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JAMA 100 Years Ago
February 3, 2010


JAMA. 2010;303(5):461. doi:10.1001/jama.2009.1926

Professor of Pharmacology, Columbia University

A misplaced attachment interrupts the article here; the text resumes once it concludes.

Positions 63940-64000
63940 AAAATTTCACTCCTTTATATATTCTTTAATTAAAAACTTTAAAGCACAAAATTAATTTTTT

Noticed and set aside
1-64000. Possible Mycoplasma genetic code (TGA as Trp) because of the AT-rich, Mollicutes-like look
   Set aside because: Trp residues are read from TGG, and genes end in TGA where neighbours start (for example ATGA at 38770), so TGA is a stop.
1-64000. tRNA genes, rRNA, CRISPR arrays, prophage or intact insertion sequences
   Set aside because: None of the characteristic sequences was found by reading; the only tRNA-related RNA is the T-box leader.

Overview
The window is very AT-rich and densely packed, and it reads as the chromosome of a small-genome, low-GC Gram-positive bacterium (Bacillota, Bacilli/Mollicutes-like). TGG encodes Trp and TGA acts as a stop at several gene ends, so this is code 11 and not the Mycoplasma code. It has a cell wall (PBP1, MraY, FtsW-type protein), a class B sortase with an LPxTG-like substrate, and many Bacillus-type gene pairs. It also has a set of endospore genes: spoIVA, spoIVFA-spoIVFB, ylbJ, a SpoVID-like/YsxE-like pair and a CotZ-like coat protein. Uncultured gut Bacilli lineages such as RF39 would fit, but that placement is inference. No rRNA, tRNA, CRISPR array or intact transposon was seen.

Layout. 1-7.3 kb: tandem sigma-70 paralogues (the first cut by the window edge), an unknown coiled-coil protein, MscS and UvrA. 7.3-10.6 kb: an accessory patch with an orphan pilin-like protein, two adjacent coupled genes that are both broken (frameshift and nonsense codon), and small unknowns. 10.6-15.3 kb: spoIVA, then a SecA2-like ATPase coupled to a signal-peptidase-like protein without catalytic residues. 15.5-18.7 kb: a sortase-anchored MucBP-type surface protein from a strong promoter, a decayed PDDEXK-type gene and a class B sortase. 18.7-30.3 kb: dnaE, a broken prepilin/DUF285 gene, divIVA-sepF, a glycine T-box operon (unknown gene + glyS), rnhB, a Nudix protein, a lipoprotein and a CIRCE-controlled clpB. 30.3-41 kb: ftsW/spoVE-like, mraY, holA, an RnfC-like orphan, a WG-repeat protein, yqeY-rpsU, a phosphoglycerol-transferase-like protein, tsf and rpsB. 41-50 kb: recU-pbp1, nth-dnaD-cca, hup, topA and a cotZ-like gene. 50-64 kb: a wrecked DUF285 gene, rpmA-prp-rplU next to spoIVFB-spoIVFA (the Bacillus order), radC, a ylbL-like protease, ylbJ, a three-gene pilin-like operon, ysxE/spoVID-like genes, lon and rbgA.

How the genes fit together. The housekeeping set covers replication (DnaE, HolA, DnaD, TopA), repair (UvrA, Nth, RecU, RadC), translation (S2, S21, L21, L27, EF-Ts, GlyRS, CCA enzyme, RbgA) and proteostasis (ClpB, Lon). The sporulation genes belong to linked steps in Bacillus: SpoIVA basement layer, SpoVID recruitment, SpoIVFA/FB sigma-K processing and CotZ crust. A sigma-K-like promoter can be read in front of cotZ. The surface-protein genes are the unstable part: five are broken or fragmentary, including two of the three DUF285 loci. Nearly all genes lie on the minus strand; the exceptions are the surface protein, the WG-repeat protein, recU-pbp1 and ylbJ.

The presidential invitation in response to which I am about to address you to-day was welcome to me because it offered a rare chance to express some views of medical progress which I think are too seldom presented to the student. I have in mind the influence of imagination and idealism on the growth of medical discovery. Vividly recalling, as I do, the experiences of my own student days, more than a quarter century past, I fancy you as coming to the acquisition of the myriad facts of medicine with little to tell you of the intellectual forces and historical sequences by which those facts have emerged. If this surmise be correct, it follows that you incline to take a static rather than a dynamic view of the nature of scientific medicine, in the sense that you regard medical lore as something much more fixed than is actually the case. In reality, our science is fortunately plastic, constantly subject to revision of its facts, and ever ready to welcome new interpretations of old facts as well as new discoveries, both great and small. This very plasticity it is that makes progress attainable and fascinates our minds. But our text-books and our lectures are necessarily conservative and dispose us strongly to the notion of fixity of facts, making our minds statical in conception. I would like to dispel, in a measure, this retarding conception by telling you something of the ways in which gifted and trained minds have enriched the medical sciences by significant discoveries. And of the qualities underlying such discoveries I would emphasize especially the rôle of imagination and idealism.